Some people will turn to drugs and hallucinogens to help aid in their vision quest, and if that's what you think is best for you, then by all means, have at it. Native Americans used peyote cactus on many of their vision quests, and I've heard first-hand accounts of its use proving to be quite effective in helping people identify their totems. This is not to say I encourage drug use; I am merely stating that if you believe this is what will work for you, and you're okay with it, then go ahead. Just keep in mind that there are alternatives to drugs, and they are not a requirement for discovering your totem by any means.

Other means of aid in meditation include music (preferably music without lyrics and without a lot of background 'chaos' such as electric guitar or heavy, rapid drumming). The best kind of music to listen to is the sort of stuff that is actually written and performed for the purpose of meditation. There are also breathing exercises which help immensely in reaching a good state of meditation, as I have discovered first-hand since I began playing the Native American flute.

Perhaps one of the most profound methods of finding a totem animal is to actually hike into the wilderness and find it. I have learned many lessons from real-life animals in the woods, which are hard to pass off as mere coincidence. They've appeared at points in my life when I needed their guidance, and in times when I took their advice, I've found my life taking a turn for the better. Of course, the issue with this is that it's very hard to find wild animals, and you also need a proper understanding of wilderness survival. I've only met a handful of people who've discovered their totems in this way, and I believe that has something to do with the fact that not everyone lives on the same continent as their totem. Likewise, the chances of actually seeing a wild animal, especially one that is rare or hard to spot, are very slim. More commonly, people who venture into the woods discover an animal guide rather than a totem.

A guide and a totem are not the same thing. Guides are merely animals that you may feel a strong connection to in a vision or in real life (which is why it's important to take note of all animals you see during your meditation), which is there to teach you something and help you reach a state of spiritual or emotional balance. Every animal carries a different message. It's up to you to decide what it means.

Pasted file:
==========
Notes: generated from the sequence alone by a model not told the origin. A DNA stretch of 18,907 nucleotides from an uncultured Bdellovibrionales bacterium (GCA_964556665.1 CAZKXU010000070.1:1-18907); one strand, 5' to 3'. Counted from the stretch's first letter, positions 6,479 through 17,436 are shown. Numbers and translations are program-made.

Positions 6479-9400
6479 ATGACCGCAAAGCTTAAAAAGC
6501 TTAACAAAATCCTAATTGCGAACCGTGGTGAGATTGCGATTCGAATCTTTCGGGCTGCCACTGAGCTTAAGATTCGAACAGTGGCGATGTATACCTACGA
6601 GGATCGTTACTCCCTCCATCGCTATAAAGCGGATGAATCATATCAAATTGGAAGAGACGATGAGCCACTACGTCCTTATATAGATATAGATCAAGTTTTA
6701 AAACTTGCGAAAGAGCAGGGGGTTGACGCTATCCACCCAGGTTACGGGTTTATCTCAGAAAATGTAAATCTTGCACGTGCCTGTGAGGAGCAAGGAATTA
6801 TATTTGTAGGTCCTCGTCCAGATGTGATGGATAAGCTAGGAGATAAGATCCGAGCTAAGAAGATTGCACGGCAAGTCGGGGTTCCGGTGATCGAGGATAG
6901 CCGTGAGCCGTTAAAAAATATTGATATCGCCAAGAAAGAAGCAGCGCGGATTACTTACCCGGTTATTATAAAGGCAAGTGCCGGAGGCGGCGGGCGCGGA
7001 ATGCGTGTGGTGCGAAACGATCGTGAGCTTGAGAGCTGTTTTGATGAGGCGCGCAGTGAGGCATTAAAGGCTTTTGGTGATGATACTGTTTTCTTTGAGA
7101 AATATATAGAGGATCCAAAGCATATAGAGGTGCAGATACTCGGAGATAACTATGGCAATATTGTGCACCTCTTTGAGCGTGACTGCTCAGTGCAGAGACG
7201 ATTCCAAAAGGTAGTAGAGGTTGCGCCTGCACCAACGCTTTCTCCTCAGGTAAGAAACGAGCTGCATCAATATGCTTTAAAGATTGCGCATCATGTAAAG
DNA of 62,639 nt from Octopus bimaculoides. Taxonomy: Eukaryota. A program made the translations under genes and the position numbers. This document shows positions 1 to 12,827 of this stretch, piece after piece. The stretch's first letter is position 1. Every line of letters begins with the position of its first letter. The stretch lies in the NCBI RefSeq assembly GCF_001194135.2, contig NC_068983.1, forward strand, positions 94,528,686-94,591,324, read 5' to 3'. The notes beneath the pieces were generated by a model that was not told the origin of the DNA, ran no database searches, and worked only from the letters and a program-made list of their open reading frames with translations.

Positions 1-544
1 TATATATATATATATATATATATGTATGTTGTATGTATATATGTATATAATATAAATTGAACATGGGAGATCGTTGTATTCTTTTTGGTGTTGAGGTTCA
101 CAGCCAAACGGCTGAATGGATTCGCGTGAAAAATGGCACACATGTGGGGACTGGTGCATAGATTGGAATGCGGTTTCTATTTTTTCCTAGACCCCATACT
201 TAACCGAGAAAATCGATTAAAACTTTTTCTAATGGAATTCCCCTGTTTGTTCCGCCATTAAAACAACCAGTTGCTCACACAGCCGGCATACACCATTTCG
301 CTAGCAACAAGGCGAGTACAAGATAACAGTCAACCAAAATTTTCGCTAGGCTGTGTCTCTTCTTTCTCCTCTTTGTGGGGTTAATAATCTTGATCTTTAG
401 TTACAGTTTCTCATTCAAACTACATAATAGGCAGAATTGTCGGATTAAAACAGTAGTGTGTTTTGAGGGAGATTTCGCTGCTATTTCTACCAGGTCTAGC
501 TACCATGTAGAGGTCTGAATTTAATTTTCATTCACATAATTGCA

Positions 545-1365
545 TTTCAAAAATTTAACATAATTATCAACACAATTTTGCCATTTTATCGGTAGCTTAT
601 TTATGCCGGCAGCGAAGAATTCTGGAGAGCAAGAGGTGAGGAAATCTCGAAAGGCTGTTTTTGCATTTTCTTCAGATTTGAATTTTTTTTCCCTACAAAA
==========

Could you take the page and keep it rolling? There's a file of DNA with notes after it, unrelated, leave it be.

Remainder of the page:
For example, Wolverine recently entered my life when I received a box full of vintage tails from an auction I won on eBay. When I pulled the tails out of the box and held them, I felt an odd urge to see and feel a full-sized Wolverine. That night, I dreamed about the so-called Devil Bear, and realized that he had entered my life to teach me when I was being too soft on my enemies and too hard on those I loved. Though not a totem, Wolverine is one of a small handful of guides which I keep close to my heart because of the lesson he taught. My other guides include Lioness, Great Blue Heron, and Kookaburra.

There are also animals which I consider to be 'visitors', who enter our lives briefly to teach us something important, and then move on. I was visited by Black Bear in the woods one night a few months ago, and he taught me a lesson that I'll never forget: It's dangerous to let my guard down around Bears (this was ironic because, at the time, I was friends with a boy whose totem was a Grizzly Bear, who ended up hurting me profoundly). If I hadn't been so angry at the Black Bear, I'd probably have realized this sooner.

Keep in mind that there are probably a lot of other ways to discover your totem animal. The methods mentioned above are simply ones that I know to be tried and true for numerous people, whom I've talked to first-hand.

Also note that finding a totem animal may be a long and arduous journey. It took me years to figure mine out, and I'm still discovering guides and visitors as life unfurls before me. The best thing to do is not to rush it, and trust that you'll find it when you need it most.

Thursday, September 29, 2011

The Owl Man Again

Went the visit the Owl Man today. Hadn’t actually planned to walk so far up the creek, but as I was laying in the crutch of a fallen log, playing my flute below the Mean Man’s Road, I saw a guy with a military-issue pack on his back walking by. He stopped and listened to the sound of my music, trying to figure out where it was coming from, but his ears were apparently less-attuned than most;  either that, or I’m pretty good at not being spotted, even while playing a dual-toned flute. 
He never spotted me.

But I got a good look at him, and I nearly choked. He looked so much like Grizzly Bear that I felt my hair stand on end. I’d spent my previous night venting to the girls on Rion’s front porch about how much of a dick that guy was to me, and every single one of them agreed that, “Hey, even if you do see him, he’s not worth a smile in passing. Oh, and punch him if he tries to talk to you.”